My mom taught me how to sew in middle school. I've always been drawn to anything creative and handmade. I sewed here and there as a teenager, but the desire faded away like so many things from our youth do.
Then ten years later when I was only 25 years old, I lost my mom unexpectedly. Those who have lost someone so significant will understand that grief weaves itself into your everyday life. You can't go to the grocery store and think about what you'll have for dinner. You'll go to the grocery store and feel the pain of no longer being able to share a meal with your loved one.
So, Bold Marigold will no doubt be sprinkled with thoughts on bereavement, which is part of the reason why this blog was created. Women feel grief and sorrow and should be able to express those complicated emotions without worrying that it's making someone "uncomfortable."
It's been nearly a year and a half since then. I took several of my mom's possessions, one of which was the sewing machine she bought. I remember standing beside her while she picked it out in the fabric store.
I consistently desire to feel close to my mom. I didn't want to lose the bond we had and the love she gave. So, I started sewing again. In January 2015, I signed up for a beginner's sewing course at Cut and Sew Studio. Unlike many sewing classes or businesses, this one was held in a bright blue and orange studio. The woman who owns the studio reminded me of my smart and kind sister. No fuddy-duddy teacher in a dark, dismal room!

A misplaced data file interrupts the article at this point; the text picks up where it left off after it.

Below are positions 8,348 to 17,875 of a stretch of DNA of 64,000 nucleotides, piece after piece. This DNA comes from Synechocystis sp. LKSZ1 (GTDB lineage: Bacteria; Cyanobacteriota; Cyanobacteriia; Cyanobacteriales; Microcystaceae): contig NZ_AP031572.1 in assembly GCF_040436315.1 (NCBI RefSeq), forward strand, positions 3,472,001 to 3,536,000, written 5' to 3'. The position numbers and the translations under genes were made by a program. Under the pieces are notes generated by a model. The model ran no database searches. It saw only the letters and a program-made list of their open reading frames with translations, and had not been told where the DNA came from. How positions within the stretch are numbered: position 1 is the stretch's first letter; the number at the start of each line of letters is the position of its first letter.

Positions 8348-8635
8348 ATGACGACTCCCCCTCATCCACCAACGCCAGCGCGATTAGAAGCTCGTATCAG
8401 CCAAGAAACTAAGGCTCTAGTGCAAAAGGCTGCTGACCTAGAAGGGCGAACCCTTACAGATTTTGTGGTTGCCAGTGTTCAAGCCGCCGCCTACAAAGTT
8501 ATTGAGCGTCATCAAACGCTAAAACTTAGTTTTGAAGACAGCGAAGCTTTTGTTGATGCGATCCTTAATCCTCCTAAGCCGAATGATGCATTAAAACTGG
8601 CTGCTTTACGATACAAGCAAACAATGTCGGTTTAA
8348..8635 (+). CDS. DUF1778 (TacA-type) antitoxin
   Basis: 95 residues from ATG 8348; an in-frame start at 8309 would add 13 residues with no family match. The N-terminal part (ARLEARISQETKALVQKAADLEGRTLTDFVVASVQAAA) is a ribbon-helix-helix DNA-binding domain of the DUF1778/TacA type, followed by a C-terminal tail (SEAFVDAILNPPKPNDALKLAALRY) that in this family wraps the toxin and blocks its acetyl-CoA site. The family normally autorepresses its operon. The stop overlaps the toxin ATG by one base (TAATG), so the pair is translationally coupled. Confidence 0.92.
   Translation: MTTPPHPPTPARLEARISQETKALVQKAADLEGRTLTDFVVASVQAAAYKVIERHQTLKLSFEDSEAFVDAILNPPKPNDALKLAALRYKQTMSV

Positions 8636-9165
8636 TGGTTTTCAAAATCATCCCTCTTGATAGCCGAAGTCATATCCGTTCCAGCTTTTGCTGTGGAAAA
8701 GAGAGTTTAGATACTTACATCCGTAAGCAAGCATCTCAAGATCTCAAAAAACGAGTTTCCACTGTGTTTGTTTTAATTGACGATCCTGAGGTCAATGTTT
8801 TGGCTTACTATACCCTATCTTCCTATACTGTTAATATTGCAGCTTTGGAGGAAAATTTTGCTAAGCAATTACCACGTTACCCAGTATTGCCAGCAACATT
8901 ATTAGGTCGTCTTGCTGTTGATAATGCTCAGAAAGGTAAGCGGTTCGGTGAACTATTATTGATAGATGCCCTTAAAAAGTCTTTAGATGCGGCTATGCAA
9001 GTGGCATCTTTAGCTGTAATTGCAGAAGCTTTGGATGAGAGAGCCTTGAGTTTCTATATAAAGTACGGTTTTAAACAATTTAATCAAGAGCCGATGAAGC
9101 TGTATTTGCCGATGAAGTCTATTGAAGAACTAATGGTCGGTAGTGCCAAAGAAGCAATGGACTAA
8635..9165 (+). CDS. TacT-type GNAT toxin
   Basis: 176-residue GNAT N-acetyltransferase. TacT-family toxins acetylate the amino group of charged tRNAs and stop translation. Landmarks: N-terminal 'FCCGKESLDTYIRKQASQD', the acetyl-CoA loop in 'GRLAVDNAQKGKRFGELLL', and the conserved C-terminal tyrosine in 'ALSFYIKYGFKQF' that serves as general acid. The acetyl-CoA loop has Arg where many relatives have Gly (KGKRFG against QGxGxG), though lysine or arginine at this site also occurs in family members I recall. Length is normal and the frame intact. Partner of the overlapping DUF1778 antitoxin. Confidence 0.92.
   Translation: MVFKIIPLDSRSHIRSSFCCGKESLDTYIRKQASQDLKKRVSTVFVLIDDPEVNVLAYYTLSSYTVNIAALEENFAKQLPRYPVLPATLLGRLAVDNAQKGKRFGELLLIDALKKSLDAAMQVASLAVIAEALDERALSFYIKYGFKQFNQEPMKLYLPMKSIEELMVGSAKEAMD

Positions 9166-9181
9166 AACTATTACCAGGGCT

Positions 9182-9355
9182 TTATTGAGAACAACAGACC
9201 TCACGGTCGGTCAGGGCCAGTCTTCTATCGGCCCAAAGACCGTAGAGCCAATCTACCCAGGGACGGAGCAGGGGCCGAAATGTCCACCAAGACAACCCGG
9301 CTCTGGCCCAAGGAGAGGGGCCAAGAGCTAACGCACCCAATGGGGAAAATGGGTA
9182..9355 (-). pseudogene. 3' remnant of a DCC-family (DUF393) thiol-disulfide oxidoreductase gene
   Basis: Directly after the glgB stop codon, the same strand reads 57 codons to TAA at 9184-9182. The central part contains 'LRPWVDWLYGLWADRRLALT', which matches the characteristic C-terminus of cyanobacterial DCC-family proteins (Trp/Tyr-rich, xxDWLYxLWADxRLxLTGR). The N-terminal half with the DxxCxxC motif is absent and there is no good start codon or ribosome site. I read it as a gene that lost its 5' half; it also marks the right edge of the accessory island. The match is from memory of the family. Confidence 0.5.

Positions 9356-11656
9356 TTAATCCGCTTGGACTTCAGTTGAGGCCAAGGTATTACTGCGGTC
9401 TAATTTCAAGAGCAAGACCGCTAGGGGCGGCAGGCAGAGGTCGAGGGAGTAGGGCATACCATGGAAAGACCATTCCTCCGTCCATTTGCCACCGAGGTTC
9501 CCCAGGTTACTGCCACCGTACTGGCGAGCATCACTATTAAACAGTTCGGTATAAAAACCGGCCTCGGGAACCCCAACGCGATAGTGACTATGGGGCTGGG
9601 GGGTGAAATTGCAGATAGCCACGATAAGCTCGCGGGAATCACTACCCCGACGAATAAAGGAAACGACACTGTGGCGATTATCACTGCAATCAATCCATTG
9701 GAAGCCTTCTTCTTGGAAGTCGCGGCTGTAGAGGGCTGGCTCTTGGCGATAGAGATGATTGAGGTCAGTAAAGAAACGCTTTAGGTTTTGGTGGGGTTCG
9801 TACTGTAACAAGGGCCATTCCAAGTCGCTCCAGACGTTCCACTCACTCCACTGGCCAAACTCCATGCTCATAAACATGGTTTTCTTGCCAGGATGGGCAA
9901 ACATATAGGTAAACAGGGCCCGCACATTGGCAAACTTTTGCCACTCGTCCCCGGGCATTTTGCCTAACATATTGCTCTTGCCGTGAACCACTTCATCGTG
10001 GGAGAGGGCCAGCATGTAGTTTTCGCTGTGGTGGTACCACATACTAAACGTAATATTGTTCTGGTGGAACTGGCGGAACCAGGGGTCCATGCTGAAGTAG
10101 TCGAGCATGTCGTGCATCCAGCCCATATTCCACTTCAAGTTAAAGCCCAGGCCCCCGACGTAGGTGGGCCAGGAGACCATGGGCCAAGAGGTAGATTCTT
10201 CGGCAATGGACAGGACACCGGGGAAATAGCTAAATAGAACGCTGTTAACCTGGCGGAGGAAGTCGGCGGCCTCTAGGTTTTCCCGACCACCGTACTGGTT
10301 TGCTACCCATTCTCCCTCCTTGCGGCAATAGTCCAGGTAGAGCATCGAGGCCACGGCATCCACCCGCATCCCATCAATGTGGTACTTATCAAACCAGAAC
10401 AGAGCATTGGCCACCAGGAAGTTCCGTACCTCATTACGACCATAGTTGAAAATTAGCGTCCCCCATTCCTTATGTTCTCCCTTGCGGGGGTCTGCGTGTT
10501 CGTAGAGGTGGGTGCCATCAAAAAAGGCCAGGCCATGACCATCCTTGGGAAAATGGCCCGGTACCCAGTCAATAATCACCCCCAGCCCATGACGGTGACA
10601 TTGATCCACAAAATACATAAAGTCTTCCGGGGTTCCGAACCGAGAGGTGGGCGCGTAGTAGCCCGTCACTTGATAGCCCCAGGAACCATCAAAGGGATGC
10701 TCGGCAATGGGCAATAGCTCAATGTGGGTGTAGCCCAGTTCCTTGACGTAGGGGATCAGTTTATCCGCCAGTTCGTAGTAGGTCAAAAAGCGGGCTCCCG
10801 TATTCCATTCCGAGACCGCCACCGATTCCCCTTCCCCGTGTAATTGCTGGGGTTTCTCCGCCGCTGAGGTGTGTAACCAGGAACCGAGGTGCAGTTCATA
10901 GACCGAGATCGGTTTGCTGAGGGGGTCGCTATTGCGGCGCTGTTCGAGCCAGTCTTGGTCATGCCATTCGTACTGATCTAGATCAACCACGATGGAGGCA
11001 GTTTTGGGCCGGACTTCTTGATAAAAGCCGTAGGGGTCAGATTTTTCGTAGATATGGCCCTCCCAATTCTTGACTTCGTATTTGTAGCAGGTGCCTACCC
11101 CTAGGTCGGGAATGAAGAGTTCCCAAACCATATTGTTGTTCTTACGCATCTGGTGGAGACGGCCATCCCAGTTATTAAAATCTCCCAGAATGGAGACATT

People who say sewing is like riding a bike are flat-out wrong. You do forget. I also never took advantage of my mom's sewing knowledge. I thought I'd have forever to learn from her, and now I'm left to fend for myself. That meant that I needed to start from the basics. After a couple sessions, I made my first sewing project as a motherless daughter: a four-panel pillow. Though you may think "it's just a pillow," it grew into so much more for me. My heart connected to my mom, while my mind and hands were kept busy.
Is it perfect? No. Will I show you the mistakes? Definitely not. But it's a start. I've made two items since then and can't wait to share with you!